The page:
Alexandria– Last week, Alexandria became the site for screenings of the cinematic experiences of Dogma, a filmic wave that arose in 1995 as an alternative to the ills of contemporary filmmaking.
Dogma, an initiative propagated by Danish directors Lars Von Trier and Thomas Vinterberg, was first announced by the former at an event celebrating the 100th anniversary of cinema in Paris’ Odéon Theatre in 1995. While throwing red fliers carrying his message later referred to as the Dogma Manifesto, Von Trier revealed his proposition to the audience, dubbing it a "rescue action" to combat the predictability, superficiality and the technical cosmetics of Hollywood-centric and Hollywood-inspired productions.
The last 15 years has seen various takes at Dogma. In the festival held at the Bibliotheca Alexandrina, films were curated and screened chronologically, showcasing the evolution of the manifesto and highlighting the creativity of directors and the bare conditions of production.
Vinterberg’s "The Celebration" (1998) offered an opportunity for its actors to excel in their performances amidst the principles of Dogma, which relies upon an austere production process that is based only on the available, the “here” and the “now”. A family reunites in celebration of their father’s 60th birthday where they convene for a lengthy dinner that spans the length of the movie. During the dinner, one of the sons reveals that his celebrated father sexually assaulted him in the past. Later on, his sister reads a letter once written by her father’s twin sibling who committed suicide which also reveals her father’s sexual abuse. The film invests in the dramatic politics of a well-off family that breaks down under pressure and whose celebration is simply a façade to the deceased. Based on the principles of Dogma, the hand-held camera plays a vital role in conveying the naturalism of the scene and in delivering the complexity of emotions involved through its frantic movement. An art-house hit, "The Celebration" won the Special Prize of the Jury at Cannes and the Best Foreign Film at the Los Angeles and New York Critics’ Awards.
"Mifune" (1999) is a film by Søren Kragh-Jacobsen, an established director who joined Von Trier and Vinterberg later on in their Dogma Manifesto and is the oldest director embracing the new school. "Mifune" comes across as a light-hearted production interwoven with Danish folk color, specifically through its countryside motifs; however, it remains faithful to the tenets of the movement. A young Copenhagen-based and recently married businessman is called to return to his family house in the countryside after his father dies and his mentally challenged brother is left alone. In the course of the film, we see his slow return to country life, away from the attractions of the urban metropolis. He strongly resists the move in the beginning, but eventually embraces the country life in the end. Again, "Mifune" brings out the talent of its protagonists, particularly Anders Berthelsen, who is praised for his ability to transform himself from film to film, and Jesper Asholt, whose representation of a mentally challenged man truthfully and wittingly relays the ambiguity of being abnormal in a world where normalcy is prescribed.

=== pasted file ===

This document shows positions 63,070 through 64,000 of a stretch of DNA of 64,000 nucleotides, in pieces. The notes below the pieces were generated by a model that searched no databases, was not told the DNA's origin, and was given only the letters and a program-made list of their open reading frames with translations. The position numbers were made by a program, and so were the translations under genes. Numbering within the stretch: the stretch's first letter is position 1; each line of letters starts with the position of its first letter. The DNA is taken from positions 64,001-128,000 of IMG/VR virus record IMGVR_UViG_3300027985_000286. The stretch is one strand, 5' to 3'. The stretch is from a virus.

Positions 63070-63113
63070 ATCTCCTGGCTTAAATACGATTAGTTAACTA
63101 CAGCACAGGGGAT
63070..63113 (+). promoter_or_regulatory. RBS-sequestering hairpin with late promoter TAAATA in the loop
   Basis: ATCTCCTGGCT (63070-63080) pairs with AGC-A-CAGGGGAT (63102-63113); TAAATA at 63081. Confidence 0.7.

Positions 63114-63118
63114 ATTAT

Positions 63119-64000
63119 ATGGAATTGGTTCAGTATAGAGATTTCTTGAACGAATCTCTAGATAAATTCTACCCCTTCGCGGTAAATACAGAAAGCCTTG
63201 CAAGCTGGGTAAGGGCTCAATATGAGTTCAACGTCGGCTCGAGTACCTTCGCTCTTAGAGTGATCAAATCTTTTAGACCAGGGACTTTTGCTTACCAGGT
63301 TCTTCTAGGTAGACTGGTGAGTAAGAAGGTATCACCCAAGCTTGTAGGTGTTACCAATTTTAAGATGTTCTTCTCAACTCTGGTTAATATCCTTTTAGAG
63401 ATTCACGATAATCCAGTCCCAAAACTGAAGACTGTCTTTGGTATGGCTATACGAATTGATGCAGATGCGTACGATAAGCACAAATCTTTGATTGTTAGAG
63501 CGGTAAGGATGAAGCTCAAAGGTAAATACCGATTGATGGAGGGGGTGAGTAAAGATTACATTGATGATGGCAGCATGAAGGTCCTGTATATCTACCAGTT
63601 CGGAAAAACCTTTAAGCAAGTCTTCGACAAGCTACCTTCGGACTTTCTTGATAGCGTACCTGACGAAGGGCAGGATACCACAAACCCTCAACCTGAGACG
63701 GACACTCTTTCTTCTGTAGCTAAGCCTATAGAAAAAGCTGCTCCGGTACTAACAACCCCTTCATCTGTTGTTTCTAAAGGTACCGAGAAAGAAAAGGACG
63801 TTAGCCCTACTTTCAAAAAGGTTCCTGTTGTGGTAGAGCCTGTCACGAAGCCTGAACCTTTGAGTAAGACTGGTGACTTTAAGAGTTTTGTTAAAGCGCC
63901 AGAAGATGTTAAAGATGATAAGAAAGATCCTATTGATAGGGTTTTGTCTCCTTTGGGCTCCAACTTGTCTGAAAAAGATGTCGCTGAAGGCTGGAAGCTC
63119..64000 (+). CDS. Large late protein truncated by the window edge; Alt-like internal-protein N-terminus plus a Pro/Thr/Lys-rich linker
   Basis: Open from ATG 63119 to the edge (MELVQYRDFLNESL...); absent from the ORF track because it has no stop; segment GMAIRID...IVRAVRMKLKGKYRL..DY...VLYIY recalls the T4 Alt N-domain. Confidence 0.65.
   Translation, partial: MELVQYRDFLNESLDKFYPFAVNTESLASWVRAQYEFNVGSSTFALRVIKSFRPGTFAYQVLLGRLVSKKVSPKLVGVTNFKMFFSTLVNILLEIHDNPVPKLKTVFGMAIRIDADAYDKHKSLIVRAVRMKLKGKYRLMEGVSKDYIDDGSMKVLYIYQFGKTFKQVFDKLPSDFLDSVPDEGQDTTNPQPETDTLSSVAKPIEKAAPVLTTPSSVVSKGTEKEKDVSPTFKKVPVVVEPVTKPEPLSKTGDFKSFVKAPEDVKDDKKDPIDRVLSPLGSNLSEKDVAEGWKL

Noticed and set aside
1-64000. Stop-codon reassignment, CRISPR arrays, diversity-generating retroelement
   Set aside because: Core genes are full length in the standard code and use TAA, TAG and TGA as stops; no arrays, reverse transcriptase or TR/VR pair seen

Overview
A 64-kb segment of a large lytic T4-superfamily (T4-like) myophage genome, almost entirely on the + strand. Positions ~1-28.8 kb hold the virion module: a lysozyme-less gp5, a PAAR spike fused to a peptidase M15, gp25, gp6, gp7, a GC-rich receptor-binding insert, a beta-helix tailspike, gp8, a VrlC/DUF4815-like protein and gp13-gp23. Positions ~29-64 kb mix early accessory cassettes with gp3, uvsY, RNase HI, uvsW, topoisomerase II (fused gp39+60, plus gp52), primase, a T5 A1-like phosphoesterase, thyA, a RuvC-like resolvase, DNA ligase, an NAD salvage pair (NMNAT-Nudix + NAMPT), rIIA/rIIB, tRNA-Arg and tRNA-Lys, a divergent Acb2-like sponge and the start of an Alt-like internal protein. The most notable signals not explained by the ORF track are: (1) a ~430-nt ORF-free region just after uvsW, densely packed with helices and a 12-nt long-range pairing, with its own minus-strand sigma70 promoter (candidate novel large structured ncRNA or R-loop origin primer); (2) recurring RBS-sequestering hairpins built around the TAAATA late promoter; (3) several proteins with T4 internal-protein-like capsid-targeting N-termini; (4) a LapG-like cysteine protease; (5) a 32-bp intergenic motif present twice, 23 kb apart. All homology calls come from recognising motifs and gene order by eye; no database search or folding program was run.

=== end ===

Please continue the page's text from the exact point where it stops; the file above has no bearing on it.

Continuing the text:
"Italian for Beginners" (2000), by Lone Scherfig, falls within the Dogma movement, yet edges closer to a commercial film, if nothing else, for its commercial success in Denmark and abroad. A group of individuals meets in an evening Italian language class to escape their loneliness and end up weaving intimate relations that take them out of their self-perceived failed lives. The stringent conditions of Dogma filmmaking (in a world where filmmaking is transformed by the tricks of the digital age) did not hide the floating romance of "Italian for Beginners" that is accentuated with the fine performance of its actors and actresses. Berthelsen, the playboy of "Mifune" has nicely transformed himself into a friendly and wise priest who comes to the aid of Anette Støvelbæk (Olympia) whose mother’s prenatal alcoholism made her professionally inapt.
"Truly Human" (2001), by Åke Sandgren has perhaps the most eloquent plot of all the films screened this week, a plot that uses fantasy to strike at the heart of reality. A young man walks through the wall of a building into the city in order to take a stab at being “truly human”. In the process, he is exposed to a society barely ready to accept difference and anomaly in a world run by the wheels of modernity. In his quest to become human, he is sexually abused, jailed, labeled a migrant and accused of pedophilia. In his first leading role, Nikolaj Lie Kaas uses his innocent looks to convince us that he approaches the world at its most basic level, as a young man. This brings to mind the playful question: is there any primordial knowledge of the world; and if there is, what is it that we know and what is it that we need to learn? "Truly Human" received various awards back home, such as the Best Screenplay Award at Torino and the Young Audience Award in Rouen.
Throughout these films and others, as time progresses, we notice the principles of Dogma have become integrated into the filmmaking processes. In other words, we cease to look at a film as a declaration of the Dogma doctrine, and rather perceive it instead as a narrative-focused production that is not obscured by exaggerated sets, lights, sounds and other big budget production techniques. What is left of Dogma today is unknown, but its inspiration as a reaction to the classic possibilities of production that relates to economies of scale remains at the heart of independent filmmaking attempts.